We have spent the last few days getting up very early and have spent most of the time driving the great sandy roads/tracks that follow the Nossob River bed, looking for animals and loving the scenery the remote wildness of it up here. We have been seeing the big unlikely looking Gemsbok, they almost look mythical, as well as springbok, wildebeest, bat-eared foxes, hyenas, ostrich, jackals as well as heaps of birds that are new to us. The Kalahari is very beautiful in a stark muted way that is similar to places in Australia, somewhere many people would prob drive through and think its very boring (same landscape for ages) and possibly even ugly, as it can appear at first glance to be so desolate and harsh looking. The river flows about once every hundred years or so and besides that it is a flat dry riverbed with a few taller trees called camel-thorns which proved much needed shade for animals especially in summer when temp can reach 50 degrees (C) but are often in the 40s. At that time of year (peak summer being Jan and Feb) the ground is about 70 C so the shade is literally a life saver for the animals that live here, they can’t walk in the mid day as they will be burnt. Besides the camel-thorns there are small thorny shrubs and some patches of long brown grass, but mostly its a sparse area with not a lot. According to our guide the riverbeds are are full of long green grass in the middle of a good rainy season, which is so hard to imagine the bare sand and soil sprouting such richness. The area is semi arid rather than desert, although it looks very much like desert now. There has been some rain in the past two days, while we have been here. Surprisingly and much welcomed by the rangers (and no doubt the animals!) we have had more rain here than anywhere else we have been in South Africa! We were not expecting that! Its been mostly in the form of big, fast, fleeting but fierce afternoon thunderstorms and its something else to watch the sky blacken within an hour or so and the sky rumble and grumble and then the rain suddenly hits – it had us running for cover!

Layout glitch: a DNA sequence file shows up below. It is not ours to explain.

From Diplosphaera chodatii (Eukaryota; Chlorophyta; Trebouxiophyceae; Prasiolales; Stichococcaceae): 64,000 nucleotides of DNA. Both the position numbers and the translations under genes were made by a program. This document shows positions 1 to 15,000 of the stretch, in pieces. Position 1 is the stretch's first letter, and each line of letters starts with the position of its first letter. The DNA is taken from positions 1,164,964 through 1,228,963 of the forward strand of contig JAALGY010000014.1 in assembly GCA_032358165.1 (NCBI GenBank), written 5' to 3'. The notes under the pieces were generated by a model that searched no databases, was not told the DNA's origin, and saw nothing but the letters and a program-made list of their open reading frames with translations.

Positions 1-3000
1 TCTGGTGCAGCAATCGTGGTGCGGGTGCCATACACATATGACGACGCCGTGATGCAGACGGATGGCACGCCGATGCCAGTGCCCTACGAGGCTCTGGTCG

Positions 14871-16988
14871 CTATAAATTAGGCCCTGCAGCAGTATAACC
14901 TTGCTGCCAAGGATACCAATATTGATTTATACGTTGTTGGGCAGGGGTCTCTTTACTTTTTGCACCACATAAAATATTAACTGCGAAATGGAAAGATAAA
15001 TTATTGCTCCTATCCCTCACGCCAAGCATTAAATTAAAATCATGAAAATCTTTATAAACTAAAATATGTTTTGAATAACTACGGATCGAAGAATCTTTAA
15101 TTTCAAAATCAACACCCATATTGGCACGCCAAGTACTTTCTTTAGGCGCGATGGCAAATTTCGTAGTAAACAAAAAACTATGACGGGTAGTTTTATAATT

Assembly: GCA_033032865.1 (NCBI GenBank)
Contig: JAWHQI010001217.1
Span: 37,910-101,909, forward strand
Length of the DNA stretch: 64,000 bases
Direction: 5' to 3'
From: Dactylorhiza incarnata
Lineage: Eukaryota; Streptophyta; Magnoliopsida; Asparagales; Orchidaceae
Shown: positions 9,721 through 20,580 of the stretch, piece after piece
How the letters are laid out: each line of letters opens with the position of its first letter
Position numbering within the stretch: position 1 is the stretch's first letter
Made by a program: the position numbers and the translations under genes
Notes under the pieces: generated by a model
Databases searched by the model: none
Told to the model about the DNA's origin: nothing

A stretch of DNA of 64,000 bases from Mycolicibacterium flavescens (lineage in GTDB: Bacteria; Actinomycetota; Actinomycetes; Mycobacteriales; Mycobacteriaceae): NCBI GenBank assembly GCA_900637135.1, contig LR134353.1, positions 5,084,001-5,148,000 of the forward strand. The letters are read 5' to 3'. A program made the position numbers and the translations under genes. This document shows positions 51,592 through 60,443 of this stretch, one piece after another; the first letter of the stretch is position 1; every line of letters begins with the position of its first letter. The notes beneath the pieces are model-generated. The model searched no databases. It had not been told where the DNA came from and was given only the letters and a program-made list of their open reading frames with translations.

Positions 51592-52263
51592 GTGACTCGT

Aside from the B & B in Cape Town and a few people in Lesotho, everyone we have met has been holidaying South Africans. We have met some really nice people in the past few days at camp- our neighbours have been a family from Pretoria, the dad a real character (he is a contender for best character met on the trip, although the winner is still Harley who we worked with on the garlic farm in northern NSW) he was a loud happy Afrikaans man who roared with laughter and slapped Olly so hard on the shoulder I was a bit concerned. Then he asked where we hired the landy (he really liked the pop top!) and we told him it is ours and we shipped it here. He roared and said ‘You Aussies, you cant beat the All Blacks but you go hard or you go home, I love you guys! Fu*&ing Aussies!!’ (All Blacks are NZ rugby team). He roared to his family- ‘They are from Australia!’ which brought much laughter and head shaking and back slapping of Olly and general chit chat about rugby and cricket. Later they came over to have a look at the pop top and landy in general and soon another guy came over, then another, when I turned, there were three more faces there and within a minute or so there were about 10 people from various groups around the camp looking at landy- we showed them all the pop top (very impressed!) and put the bed up and down a half dozen times so they could all see- a few questions here and there then much chatting amongst themselves in Afrikaans then a few more smiles and questions. We were like local celebs! Well local to a camp in the north of the Kalahari, so very local! 🙂 South Africans seem very keen to hear what you think of SA and if you like it. They seem very interested in our impressions of the country and if people are nice to us, if we feel safe, if we want to come back, if things are expensive here, etc. So many people have gone out of their way to wish us safe travels (some think its great and others think its not wise, this trip of ours).